Bill Wagner took the reins of Boston-based LogMeIn (NASDAQ: LOGM) a few months ago, succeeding founding CEO Michael Simon. The 13-year-old company got its start by selling software that enables users to remotely access computers, but LogMeIn has since broadened its cloud-based offerings to include things like online collaboration tools and software that serves as the backbone for connecting physical products to the Internet.
I recently sat down with Wagner at LogMeIn’s new office in the Seaport district to talk about this strategy, his style of leadership, and the company’s culture. And then the conversation, which we continued over e-mail, took a bit of a left turn. Read on for highlights.
Xconomy: There’s an enormous amount of hype surrounding connected devices—the so-called “Internet of things”—but it’s mostly still just hype. Is LogMeIn jumping into this too early?
Bill Wagner: I think we’re making the appropriate investment right now. You can’t wait. What I’ve learned in tech is it moves so fast, if we were to wait and be a fast follower, then we could buy our way in down the road. But the most valuable thing we’ve been getting in the last two years [with our Internet of Things business] isn’t the booking or revenue associated with it—it’s been the learning. … Three years ago, we were on the outside looking in, reading research reports. Now, we’re talking to dozens of prospects a week, and we hear what projects they’re working on.
We’re not betting the whole farm on one thing. I think that would be a mistake. But I’m very excited about where it’s going.
X: Why did you decide not to work in a corner office?
BW: The LogMeIn culture encourages collaboration and transparency, something that is reflected in the openness of our office space. No one has an office, and everyone’s workspace is essentially the same. When I arrived as COO a few years ago, it was imperative I get to know the business, so I adopted the habit of moving my desk every three to six months. I’ve sat on the same floor as sales, product, finance, and customer support. When I became CEO, it was important that people know how to get a hold of me, so I’ve settled down to two desks (one in each of our buildings on Summer Street). But having a corner office was out of the question—it just wouldn’t have fit our culture, nor allowed me to be accessible to employees.
X: Given that you’re so accessible at the office, how do you relax outside of work when you want to tune out the noise for a little while?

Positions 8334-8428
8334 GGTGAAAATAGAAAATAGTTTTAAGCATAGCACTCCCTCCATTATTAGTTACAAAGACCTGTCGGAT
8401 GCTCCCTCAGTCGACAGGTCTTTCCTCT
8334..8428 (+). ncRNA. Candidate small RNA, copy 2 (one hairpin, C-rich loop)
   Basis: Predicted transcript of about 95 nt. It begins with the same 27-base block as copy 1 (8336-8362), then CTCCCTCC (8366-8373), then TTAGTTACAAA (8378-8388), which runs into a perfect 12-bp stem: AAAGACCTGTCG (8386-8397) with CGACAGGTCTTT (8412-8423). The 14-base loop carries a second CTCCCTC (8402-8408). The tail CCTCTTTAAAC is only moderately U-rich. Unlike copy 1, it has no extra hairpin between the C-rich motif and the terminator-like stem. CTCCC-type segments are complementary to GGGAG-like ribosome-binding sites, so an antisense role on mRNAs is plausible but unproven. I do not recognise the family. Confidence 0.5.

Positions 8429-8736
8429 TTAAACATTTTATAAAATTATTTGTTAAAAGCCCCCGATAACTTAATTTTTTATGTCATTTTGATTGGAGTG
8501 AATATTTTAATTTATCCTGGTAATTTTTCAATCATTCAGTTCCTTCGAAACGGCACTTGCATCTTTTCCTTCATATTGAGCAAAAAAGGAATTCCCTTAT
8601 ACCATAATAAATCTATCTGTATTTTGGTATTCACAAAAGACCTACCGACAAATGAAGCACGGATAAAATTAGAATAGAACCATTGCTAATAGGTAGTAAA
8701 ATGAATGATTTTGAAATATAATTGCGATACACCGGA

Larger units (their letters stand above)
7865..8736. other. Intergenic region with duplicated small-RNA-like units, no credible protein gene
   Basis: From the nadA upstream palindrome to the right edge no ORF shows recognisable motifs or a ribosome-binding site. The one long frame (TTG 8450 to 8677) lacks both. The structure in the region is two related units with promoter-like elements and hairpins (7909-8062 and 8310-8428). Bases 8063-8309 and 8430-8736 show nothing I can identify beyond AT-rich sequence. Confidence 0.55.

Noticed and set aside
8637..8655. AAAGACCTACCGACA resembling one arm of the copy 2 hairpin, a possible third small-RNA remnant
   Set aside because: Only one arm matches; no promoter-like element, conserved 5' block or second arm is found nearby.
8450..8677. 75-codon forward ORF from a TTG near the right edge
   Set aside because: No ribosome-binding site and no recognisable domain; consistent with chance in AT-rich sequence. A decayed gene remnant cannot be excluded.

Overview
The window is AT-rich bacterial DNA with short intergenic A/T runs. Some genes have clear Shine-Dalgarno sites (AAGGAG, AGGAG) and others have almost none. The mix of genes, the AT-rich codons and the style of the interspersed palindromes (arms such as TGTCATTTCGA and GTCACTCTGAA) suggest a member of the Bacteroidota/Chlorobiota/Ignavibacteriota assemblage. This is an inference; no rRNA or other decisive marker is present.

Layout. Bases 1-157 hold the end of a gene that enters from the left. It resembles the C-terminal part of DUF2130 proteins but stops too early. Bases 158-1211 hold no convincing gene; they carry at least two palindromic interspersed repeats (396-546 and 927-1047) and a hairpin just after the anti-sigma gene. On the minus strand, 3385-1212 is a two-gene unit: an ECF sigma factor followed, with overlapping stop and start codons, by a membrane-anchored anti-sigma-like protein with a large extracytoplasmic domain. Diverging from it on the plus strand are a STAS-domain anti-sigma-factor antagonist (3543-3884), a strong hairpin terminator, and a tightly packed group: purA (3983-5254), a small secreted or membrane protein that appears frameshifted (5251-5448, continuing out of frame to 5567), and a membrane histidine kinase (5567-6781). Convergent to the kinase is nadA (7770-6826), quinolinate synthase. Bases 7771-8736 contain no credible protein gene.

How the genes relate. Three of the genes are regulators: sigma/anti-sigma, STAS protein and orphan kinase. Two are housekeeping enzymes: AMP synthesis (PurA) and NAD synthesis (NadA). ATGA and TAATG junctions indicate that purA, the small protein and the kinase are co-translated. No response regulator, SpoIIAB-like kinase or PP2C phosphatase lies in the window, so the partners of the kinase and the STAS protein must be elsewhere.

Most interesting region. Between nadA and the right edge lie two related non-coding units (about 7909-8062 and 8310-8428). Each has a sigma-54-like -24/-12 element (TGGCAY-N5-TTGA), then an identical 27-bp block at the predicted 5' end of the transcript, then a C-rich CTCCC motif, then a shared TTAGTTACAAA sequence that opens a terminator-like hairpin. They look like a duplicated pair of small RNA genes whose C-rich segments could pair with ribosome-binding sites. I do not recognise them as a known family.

BW: My father was a mechanic, and we always had one or two “projects” parked in our driveway (something that didn’t make us too popular with our neighbors). So, if I wanted to see my dad on the weekend, I’d go find him under a car. His love of cars has stayed with me, and today I can often be found on a weekend tinkering with a car of my own.
I’ve also come to enjoy driving a car on a racetrack, and while I only have a chance to do it a few times a year, I’ve found it’s an activity that demands total concentration—no time to think of work (or anything else for that matter). It’s funny to think driving at 130+ miles per hour can be exhilarating and relaxing at the same time.
X: Which leader—real or fictional, living or dead—is your biggest role model?
BW: I’ve had the pleasure of working with some great leaders, including LogMeIn co-founder Michael Simon. But as an undergraduate I was a history major, so I’ve long enjoyed reading about leaders from the past. If I had to pick one, I’d probably choose Winston Churchill. Like the rest of us, he was a flawed product of his time, but his fortitude in the face of immense challenges is truly inspiring.
X: You’re stranded on a desert island. Your iPhone battery just died. Now what?
BW: I think I’d be too preoccupied to care.
X: What’s the last thing you binge-watched?
BW: The Showtime series “Billions.”
X: Which character from “The Breakfast Club” do you identify with the most?
BW: Probably Emilio Estevez’s character because I was very much into being a jock in high school. However, my high school years were fortunately pretty free of teenage angst, and football did help by giving me more choices for college. Fortunately, attending a small liberal arts school like Lafayette [College] opened my mind to a broader, more interesting world, and I became all too happy to leave sports behind. Plus, I really wasn’t very good.
X: What’s one trick you use to mentally prepare yourself before speaking in front of people?
BW: As silly as it sounds, I used to pinch myself to give me a little jolt just before an important presentation or discussion. I’ve since learned that practice is the best way to be prepared.